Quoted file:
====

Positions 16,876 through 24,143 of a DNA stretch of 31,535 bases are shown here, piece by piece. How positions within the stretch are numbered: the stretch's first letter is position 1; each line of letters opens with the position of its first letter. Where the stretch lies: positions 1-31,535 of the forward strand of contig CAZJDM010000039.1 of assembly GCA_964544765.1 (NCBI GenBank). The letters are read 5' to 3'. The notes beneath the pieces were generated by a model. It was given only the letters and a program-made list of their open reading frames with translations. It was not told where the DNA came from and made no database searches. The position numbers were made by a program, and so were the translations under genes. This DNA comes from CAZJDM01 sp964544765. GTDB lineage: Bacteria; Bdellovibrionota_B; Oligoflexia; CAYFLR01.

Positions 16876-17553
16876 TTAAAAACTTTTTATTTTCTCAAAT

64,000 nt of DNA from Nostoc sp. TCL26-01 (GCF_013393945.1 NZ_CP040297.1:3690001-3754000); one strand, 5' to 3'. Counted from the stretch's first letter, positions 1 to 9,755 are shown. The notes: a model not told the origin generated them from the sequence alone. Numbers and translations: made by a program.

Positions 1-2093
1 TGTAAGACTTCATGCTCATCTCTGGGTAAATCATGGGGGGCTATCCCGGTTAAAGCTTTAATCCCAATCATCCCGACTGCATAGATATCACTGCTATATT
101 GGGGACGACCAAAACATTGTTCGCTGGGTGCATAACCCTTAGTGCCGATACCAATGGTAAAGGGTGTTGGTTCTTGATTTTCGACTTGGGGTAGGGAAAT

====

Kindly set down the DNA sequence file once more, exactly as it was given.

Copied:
Positions 16,876 through 24,143 of a DNA stretch of 31,535 bases are shown here, piece by piece. How positions within the stretch are numbered: the stretch's first letter is position 1; each line of letters opens with the position of its first letter. Where the stretch lies: positions 1-31,535 of the forward strand of contig CAZJDM010000039.1 of assembly GCA_964544765.1 (NCBI GenBank). The letters are read 5' to 3'. The notes beneath the pieces were generated by a model. It was given only the letters and a program-made list of their open reading frames with translations. It was not told where the DNA came from and made no database searches. The position numbers were made by a program, and so were the translations under genes. This DNA comes from CAZJDM01 sp964544765. GTDB lineage: Bacteria; Bdellovibrionota_B; Oligoflexia; CAYFLR01.

Positions 16876-17553
16876 TTAAAAACTTTTTATTTTCTCAAAT

64,000 nt of DNA from Nostoc sp. TCL26-01 (GCF_013393945.1 NZ_CP040297.1:3690001-3754000); one strand, 5' to 3'. Counted from the stretch's first letter, positions 1 to 9,755 are shown. The notes: a model not told the origin generated them from the sequence alone. Numbers and translations: made by a program.

Positions 1-2093
1 TGTAAGACTTCATGCTCATCTCTGGGTAAATCATGGGGGGCTATCCCGGTTAAAGCTTTAATCCCAATCATCCCGACTGCATAGATATCACTGCTATATT
101 GGGGACGACCAAAACATTGTTCGCTGGGTGCATAACCCTTAGTGCCGATACCAATGGTAAAGGGTGTTGGTTCTTGATTTTCGACTTGGGGTAGGGAAAT